Nehta has tried to invent standards from the ground up and have failed dismally as you would expect. We do not need an outside person to come in and show us the way. The interoperability that we have wrt lab data is at a high level, even if it has significant warts. We need to build on that success.

Currently the PCEHR makes no reference to the HL7V2 lab data that would populate much of its information.

We have an attempt to implement medication management with a document format (CDA) - which is a very poor choice for a transactional problem.

I think there is a sense of desperation within Nehta and its almost fanatical in its opposition to what's actually working. We have a V2 Medication standard that details nearly 100 transactions but we are going to dump that for CDA specification that does one transaction badly???

That reminds me of another George Santayana quote:

"Fanaticism consists in redoubling your efforts when you have forgotten your aim."

NEHTA have become fanatics to impose their will even when everything they have done to date has failed. That's eHealth terrorism.

Dr David More MB, PhD, FACHI said...

Here is an e-mail I just sent to a player in the area:

"You know I believe the key is to get a governance framework in place that gets all the various actors in the room (figuratively) to discuss, debate and be facilitated into working out what is needed, how it can be achieved and how it will be delivered and funded.
 
This is going to mean getting rid of the ways both DoHA and NEHTA are currently operating and providing an utterly different form of leadership.
 
This will only happen when Ms Roxon and Ms Halton realise that the present course they are on actually constitutes and existential threat to their futures. If you think they are on the right track then nothing need be done - if you believe otherwise then we need to work out some way to act for all our sakes!
 
Right now all we have is a gold rush led by people who don't have a real clue as to just how hard what they are attempting is. In time they will realise the UK provided real lessons among others.
 
The governance model in the US is one example where things seems to be happening in a much more rational way.
 
All my experience tells me this PCEHR is heading for disaster. The NSW Healthelink project has now essentially imploded with 60+% of the practices involved leaving and the volumes of messages now at 20% or so of the peak.
 
I predicted this in 2006 (see blog - search healthelink) - so I have a certain credibility on this sort of stuff.
 
As you can see from the blog there are a number of real experts who agree with my perspective and who are just excluded, for no good reason, from the debate."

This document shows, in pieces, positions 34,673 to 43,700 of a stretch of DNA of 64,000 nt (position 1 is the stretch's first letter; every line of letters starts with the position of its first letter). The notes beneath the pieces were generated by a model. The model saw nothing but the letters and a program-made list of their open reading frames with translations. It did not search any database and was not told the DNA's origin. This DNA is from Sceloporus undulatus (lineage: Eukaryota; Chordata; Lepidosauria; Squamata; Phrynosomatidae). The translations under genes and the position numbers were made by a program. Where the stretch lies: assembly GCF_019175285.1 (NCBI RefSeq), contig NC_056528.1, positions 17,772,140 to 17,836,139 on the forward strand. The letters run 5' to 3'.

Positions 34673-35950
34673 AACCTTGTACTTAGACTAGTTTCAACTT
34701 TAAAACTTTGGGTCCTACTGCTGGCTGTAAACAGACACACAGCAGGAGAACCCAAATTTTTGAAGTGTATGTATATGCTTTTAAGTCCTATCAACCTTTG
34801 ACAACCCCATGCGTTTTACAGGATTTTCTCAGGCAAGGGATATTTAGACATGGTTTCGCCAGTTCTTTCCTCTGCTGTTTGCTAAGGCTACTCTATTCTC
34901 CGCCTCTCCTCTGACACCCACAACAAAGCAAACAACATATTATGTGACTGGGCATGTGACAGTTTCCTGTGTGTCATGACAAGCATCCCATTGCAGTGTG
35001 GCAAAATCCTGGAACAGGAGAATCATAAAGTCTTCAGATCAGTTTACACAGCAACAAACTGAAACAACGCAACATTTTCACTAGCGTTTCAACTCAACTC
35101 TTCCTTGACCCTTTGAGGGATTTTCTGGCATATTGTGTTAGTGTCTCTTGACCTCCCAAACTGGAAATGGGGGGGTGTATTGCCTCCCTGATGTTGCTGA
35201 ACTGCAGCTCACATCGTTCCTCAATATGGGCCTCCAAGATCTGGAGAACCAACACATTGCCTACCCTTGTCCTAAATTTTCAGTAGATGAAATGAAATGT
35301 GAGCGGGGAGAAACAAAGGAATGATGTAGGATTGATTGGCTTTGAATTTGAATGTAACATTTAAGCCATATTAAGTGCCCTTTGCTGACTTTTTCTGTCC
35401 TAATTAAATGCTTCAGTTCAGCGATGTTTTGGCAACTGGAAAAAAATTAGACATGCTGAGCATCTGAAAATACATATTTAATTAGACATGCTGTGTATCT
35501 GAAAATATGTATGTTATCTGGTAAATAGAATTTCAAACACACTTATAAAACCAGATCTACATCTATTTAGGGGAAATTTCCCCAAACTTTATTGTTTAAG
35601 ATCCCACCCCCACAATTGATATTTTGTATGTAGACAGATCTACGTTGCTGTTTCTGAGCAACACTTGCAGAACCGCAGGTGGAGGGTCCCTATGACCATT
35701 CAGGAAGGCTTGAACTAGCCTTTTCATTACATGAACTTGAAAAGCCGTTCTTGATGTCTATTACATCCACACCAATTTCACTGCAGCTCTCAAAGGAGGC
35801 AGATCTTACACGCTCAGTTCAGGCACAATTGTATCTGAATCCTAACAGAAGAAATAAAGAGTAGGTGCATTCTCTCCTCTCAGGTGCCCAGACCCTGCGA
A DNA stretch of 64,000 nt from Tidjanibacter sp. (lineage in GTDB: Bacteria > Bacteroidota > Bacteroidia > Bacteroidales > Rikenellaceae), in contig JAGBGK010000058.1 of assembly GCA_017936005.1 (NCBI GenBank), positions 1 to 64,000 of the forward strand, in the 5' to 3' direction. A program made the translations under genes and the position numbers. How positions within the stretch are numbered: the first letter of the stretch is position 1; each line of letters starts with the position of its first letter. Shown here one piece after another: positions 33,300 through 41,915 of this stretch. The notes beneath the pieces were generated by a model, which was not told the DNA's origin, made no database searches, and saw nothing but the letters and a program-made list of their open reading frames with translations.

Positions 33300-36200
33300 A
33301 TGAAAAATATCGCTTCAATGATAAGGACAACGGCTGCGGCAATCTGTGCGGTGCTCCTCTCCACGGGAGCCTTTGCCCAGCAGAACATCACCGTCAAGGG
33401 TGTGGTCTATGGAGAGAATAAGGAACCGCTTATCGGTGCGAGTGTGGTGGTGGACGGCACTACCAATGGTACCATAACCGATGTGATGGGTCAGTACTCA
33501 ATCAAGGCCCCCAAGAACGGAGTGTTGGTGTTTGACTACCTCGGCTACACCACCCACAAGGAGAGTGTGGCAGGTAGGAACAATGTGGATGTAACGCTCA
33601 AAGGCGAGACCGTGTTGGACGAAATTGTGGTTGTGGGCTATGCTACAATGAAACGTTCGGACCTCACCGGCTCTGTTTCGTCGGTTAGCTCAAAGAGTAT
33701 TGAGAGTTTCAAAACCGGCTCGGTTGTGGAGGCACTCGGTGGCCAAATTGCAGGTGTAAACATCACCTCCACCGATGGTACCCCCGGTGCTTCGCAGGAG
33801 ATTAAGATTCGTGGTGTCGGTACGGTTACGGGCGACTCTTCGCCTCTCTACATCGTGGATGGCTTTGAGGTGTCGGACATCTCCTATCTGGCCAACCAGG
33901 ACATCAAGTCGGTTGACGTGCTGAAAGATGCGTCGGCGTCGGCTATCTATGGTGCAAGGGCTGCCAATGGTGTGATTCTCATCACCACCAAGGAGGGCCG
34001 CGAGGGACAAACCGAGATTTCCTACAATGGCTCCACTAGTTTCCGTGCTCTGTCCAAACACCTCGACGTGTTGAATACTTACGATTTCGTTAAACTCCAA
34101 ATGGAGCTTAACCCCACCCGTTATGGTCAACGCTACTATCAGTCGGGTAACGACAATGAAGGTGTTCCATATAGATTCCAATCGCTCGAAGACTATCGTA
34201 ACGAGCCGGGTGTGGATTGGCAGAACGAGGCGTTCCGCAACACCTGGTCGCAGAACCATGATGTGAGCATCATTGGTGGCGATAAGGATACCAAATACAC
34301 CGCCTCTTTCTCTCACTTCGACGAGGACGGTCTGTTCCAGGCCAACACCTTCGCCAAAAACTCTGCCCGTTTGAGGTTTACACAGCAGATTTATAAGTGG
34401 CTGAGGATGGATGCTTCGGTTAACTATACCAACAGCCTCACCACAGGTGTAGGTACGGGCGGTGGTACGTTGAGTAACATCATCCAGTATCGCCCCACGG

Time for real change in this game I reckon!

David.

Anonymous said...

My god this concerns me!

"I have to make my judgment calls on the advice of my 'techo' experts who each have their own biases and differences of opinion."

Since when has being non-technical allowed our leaders to abdicate their responsibilities to form a properly conducted program based upon need, agreed requirements from the business as well as the "'techo' experts", and end to end traceability.... ?

Anonymous said...

Wow, thank you for this honest posting, and explaining the realities of making decisions in the current non transparent government setting.

My observation - if you don't understand the details of what you are in charge of, then you by definition can't make good decisions.

The reason you don't understand, I'm betting, is not that you are incapable of understanding (clearly the contrary), but that the internal 'techo' experts that you are reliant on are not as expert as they profess.

A real expert will make it all crystal clear for you, and never ask you to 'just trust me on this'. Their deep understanding of the domain will allow them to reframe concepts in simple ways, and they will never hide behind detail or complexity, which is the final refuge of those out of their depth.

Please, please, find new experts!!! Find people who have experience, and courage, and will 'speak truth to power'.

Anonymous said...

"This seems to me to be the fundamental problem – a problem emanating from multiple competitive vendors, all coming from different starting points, all claiming to be heading in the same direction, combined with a troubled ever changing health care environment with no standardised infrastructure in place upon which to build and implement a model of the health system which all the rhetoric so consistently describes."

The basic problem is that there is a complete lack of understanding of the complexity of the health sector - and any so called 'model' approach is doomed for failure. The variety of individual consumers, providers, agencies & funders, coupled with the range of competitive and mercenary attitudes (including none) means that trying to put together complete a e-Health solution in any sort of timeframe less than a generational change (or two) is not going to work but is going to line a lot of pockets on the way.

Luckily, at this stage (unlike the US), all this e-Health activity has not actually harmed the ability to provide patient care in a more effective and efficient manner although it has tarnished clinical leaders in trying to deal with decision makers who actually control nothing!

Very interesting reading all these blogs!